Friday, December 14, 2018

Да, Владимир Путин, мы хотим как в Париже

Which District/Division of the Court of Appeal Averaged the Most Votes to Affirm Before the Supreme Court in Civil Cases (Part 2)?


Today, we’re concluding our review of the average votes to affirm decisions in civil cases of each District and Division of the Court of Appeal between 1990 and 2017.

For Division Six of the Second District, average votes to affirm was at four or more Justices in seven years since 1990 (1993, 1996, 1998, 2000, 2003, 2007 and 2010).  The rate was between three and four votes in three years (1990, 2001-2002).  The rate was between zero and two for thirteen of twenty-eight years (1991, 1994-1995, 1997, 1999, 2005-2006, 2008-2009, 2011, 2014 and 2016-2017).  The Court decided no cases from Division Six in four years.

EBRD and BSTDB support renewables in Ukraine

The EBRD and the Black Sea Trade and Development Bank (BSTDB) are contributing to Ukraine’s objective of bringing the share of renewables in the country’s total electricity consumption to 25 per cent by 2035 with the provision of €36 million in funding for three new solar plants in southern Ukraine.
The loans by the two financial institutions will help construct and put into operation solar power plants with a total installed capacity of 47 MW. Once in operation, the plants will improve Ukraine’s energy supply mix and contribute to the country’s energy security.

EU Sees Increasing Danger of No-Deal Brexit: Summit Update

European leaders are meeting for a second day of talks in Brussels. On the first day they rebuffed Theresa May’s pleas to help her sell the Brexit agreement to a skeptical U.K. Parliament.

Kurz Sees January Summit If May Can’t Win Support (11:10 a.m.)

Austrian Chancellor Sebastian Kurz says EU leaders may have to get together again next month to work out a way forward if May can’t persuade the U.K. Parliament to back her plans.

Thursday, December 13, 2018


Deal or no deal? What shall we expect after Brexit and how to secure your rights with the Settlement Scheme? Solomiya Boyar, Immigration Lawyer, explains on Brexit issue

Perhaps, these are the hottest topics on Google search today. Every EU citizen and their family member residing in the UK are waiting for an update on Brexit and with caution we are expecting the Parliament’s vote on 11th of December. If there is no deal, then it would mean that only those who were residing in UK by 29 March 2019 will be able to apply under the EU Settlement Scheme. However, if the MPs vote to ‘go ahead’ on Tuesday, then the November Draft Withdrawal Agreement (DWA) will come into force.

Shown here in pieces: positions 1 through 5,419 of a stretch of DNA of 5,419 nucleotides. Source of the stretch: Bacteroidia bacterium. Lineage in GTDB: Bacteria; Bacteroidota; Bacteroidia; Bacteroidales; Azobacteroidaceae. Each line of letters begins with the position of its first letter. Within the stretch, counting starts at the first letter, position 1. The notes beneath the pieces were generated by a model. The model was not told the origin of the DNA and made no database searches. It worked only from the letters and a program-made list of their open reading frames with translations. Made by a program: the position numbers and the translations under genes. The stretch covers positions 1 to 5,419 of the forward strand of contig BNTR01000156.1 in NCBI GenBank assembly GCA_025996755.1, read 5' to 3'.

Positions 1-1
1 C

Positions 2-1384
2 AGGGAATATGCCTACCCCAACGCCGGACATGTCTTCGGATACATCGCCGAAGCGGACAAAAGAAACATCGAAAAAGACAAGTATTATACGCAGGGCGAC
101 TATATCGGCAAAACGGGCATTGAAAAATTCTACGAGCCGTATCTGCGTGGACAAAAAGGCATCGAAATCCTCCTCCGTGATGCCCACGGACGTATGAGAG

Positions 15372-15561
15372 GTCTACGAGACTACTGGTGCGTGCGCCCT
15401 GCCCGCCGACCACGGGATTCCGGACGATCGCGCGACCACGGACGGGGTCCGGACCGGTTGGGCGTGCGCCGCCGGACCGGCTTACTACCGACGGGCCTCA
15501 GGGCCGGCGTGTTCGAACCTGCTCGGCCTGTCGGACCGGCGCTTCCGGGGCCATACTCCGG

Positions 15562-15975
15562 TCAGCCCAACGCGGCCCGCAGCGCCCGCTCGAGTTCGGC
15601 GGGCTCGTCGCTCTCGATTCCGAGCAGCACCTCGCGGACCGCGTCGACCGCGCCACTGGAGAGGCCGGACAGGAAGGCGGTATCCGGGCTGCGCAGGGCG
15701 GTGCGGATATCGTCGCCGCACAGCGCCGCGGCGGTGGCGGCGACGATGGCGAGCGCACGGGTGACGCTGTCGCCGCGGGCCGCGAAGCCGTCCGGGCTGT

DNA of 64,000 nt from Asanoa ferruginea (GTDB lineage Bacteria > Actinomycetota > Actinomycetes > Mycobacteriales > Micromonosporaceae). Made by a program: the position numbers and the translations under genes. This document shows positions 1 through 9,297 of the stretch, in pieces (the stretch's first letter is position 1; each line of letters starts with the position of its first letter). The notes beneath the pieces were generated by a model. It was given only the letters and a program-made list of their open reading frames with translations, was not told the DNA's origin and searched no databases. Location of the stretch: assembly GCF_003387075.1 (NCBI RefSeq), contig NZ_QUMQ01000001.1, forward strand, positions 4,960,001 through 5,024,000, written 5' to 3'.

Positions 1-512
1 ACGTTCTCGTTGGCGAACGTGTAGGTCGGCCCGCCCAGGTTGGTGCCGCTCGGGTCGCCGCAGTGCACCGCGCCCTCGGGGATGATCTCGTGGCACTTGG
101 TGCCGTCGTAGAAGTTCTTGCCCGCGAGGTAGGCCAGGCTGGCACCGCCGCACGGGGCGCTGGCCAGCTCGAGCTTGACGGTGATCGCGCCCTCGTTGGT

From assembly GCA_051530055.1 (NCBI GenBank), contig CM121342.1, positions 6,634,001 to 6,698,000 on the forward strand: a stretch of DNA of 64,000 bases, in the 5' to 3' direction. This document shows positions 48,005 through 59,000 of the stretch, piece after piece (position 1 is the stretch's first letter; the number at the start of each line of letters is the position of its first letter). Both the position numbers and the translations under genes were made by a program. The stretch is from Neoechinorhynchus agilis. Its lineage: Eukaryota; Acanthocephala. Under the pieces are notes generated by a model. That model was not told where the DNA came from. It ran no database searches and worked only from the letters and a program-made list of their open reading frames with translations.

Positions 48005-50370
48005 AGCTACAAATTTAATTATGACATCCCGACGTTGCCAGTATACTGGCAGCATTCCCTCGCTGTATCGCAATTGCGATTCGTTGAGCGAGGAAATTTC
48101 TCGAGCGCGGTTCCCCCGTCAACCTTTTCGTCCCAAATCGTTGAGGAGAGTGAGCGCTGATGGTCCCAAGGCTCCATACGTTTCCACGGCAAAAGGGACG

Symposium: Cross purposes — Why a Christian symbol can’t memorialize all war dead

Richard B. Katskee,
 Legal Director at Americans United for Separation of Church and State.

Symbols have power. They communicate complex ideas, often more effectively and more forcefully than mere words. They are remembered for decades or even centuries. They speak to the heart, not just the head. And what is true for symbols generally is doubly so for religious ones: They convey at a glance millennia of shared history, collective aspirations and triumphs to those who hold them dear.

Where to incorporate your business: California or Delaware?

If you are a startup based in California, you may be thinking about incorporating where you are physically located. It is true that, in the short term, incorporating in California will save a few dollars. Founders of investor-funded emerging companies should know that the investors prefer Delaware by a long shot. This is largely due to Delaware's well-developed body of corporate law, sophisticated judiciary and business-friendly environment. Is this a case of one size fits all, or might one state be a better alternative for incorporating your business?
This article explores two considerations you may find helpful as you make your choice:
  • Costs of incorporation in California and Delaware
  • The principal differences between their corporate laws

Wednesday, December 12, 2018

Trump's former lawyer Michael Cohen sentenced to three years in prison – live

Internet-of-Things Security Standards: Will States Follow California’s Lead or Look Across the Pond for Further Guidance?

Tuesday, December 11, 2018

The Case for the 6-Hour Workday

The eight-hour workday harkens back to 19-century socialism. When there was no upper limit to the hours that organizations could demand of factory workers, and the industrial revolution saw children as young as six-years-old working the coal mines, American labor unions fought hard to instill a 40-hour work week, eventually ratifying it as part of the Fair Labor Standards Act of 1938.

Prime Minister: Objectives for 2019 include financial stability, industrial development, investment in human capital development

Maintaining financial stability, pursuing an active industrial policy, primarily in the innovation segment and the production of a national product, as well as growing investment in human capital development driven by the economic growth, are the key objectives for the Government in 2019. This was stated by Prime Minister of Ukraine Volodymyr Groysman during the Forum "New Industrialization: Joint Actions of the Government and Business". The event is being held for the second time and appears one more platform to maintain an effective dialogue between entrepreneurs and government officials. This year, the Forum was attended by government officials, parliamentarians, diplomats, representatives of industrial associations and enterprises - members of the Chamber of Commerce and Industry.

Monday, December 10, 2018

Sunday, December 9, 2018

Declaration by the High Representative Federica Mogherini on behalf of the EU on Human Rights Day, 10 December 2018

On this day, 70 years ago, the Member States of the United Nations came together to adopt the Universal Declaration of Human Rights. This step brought the world together after the greatest tragedy in human history. We have come a long way since then.
The Universal Declaration has proven to be the cornerstone of international human rights law on which many countries have built a strong and resilient human rights architecture. Today, the number of people living in good human rights conditions is higher than ever in the history of mankind. The Universal Declaration’s 70th anniversary is an opportune moment to look closer at how human rights have had an overall impact on our societies.